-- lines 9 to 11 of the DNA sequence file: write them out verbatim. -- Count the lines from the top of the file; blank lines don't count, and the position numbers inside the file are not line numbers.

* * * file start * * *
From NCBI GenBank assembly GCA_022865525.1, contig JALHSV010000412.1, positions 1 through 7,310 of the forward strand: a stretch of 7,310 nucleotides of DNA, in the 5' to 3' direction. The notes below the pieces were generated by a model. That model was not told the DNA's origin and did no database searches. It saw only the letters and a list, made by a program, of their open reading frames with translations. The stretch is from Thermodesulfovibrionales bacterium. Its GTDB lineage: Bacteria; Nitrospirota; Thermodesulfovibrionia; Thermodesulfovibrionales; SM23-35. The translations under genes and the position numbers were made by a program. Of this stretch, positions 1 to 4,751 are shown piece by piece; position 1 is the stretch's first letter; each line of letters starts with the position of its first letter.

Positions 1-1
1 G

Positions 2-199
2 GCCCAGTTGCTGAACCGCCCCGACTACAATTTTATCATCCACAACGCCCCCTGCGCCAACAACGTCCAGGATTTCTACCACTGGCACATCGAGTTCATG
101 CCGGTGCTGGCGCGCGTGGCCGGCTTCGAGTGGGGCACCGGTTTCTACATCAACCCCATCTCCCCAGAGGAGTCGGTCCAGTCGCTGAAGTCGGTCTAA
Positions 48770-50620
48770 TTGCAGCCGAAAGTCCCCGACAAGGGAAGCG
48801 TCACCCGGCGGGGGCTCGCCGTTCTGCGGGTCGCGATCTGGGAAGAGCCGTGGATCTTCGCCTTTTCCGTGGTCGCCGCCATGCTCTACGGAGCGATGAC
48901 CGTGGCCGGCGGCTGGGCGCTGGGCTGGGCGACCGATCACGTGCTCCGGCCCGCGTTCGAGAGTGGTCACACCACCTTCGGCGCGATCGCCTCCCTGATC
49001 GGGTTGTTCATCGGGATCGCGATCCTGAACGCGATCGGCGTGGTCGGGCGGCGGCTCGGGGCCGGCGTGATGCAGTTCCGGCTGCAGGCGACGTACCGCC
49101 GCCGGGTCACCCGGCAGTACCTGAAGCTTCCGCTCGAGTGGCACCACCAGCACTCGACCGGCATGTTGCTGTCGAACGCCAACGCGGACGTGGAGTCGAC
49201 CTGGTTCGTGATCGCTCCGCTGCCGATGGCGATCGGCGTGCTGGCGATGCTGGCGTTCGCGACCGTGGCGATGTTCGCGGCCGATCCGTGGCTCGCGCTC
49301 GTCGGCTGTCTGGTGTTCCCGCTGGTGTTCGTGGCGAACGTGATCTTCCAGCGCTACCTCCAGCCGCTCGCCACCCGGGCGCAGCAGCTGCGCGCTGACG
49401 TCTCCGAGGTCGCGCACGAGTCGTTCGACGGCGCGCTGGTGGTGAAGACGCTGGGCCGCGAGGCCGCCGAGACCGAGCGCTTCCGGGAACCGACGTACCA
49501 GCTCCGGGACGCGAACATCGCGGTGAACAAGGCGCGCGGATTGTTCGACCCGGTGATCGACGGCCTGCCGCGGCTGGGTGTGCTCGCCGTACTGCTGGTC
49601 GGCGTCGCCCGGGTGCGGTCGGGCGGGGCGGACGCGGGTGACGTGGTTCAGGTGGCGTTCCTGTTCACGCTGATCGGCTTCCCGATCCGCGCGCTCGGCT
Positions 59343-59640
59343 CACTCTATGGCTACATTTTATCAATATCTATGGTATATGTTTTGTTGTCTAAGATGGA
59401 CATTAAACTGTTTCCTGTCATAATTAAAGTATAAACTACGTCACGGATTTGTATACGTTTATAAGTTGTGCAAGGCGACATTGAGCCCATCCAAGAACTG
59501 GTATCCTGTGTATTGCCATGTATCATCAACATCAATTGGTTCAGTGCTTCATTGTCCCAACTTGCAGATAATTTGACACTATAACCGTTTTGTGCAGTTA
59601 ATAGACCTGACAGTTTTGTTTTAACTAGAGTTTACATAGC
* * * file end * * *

48801 TCACCCGGCGGGGGCTCGCCGTTCTGCGGGTCGCGATCTGGGAAGAGCCGTGGATCTTCGCCTTTTCCGTGGTCGCCGCCATGCTCTACGGAGCGATGAC
48901 CGTGGCCGGCGGCTGGGCGCTGGGCTGGGCGACCGATCACGTGCTCCGGCCCGCGTTCGAGAGTGGTCACACCACCTTCGGCGCGATCGCCTCCCTGATC
49001 GGGTTGTTCATCGGGATCGCGATCCTGAACGCGATCGGCGTGGTCGGGCGGCGGCTCGGGGCCGGCGTGATGCAGTTCCGGCTGCAGGCGACGTACCGCC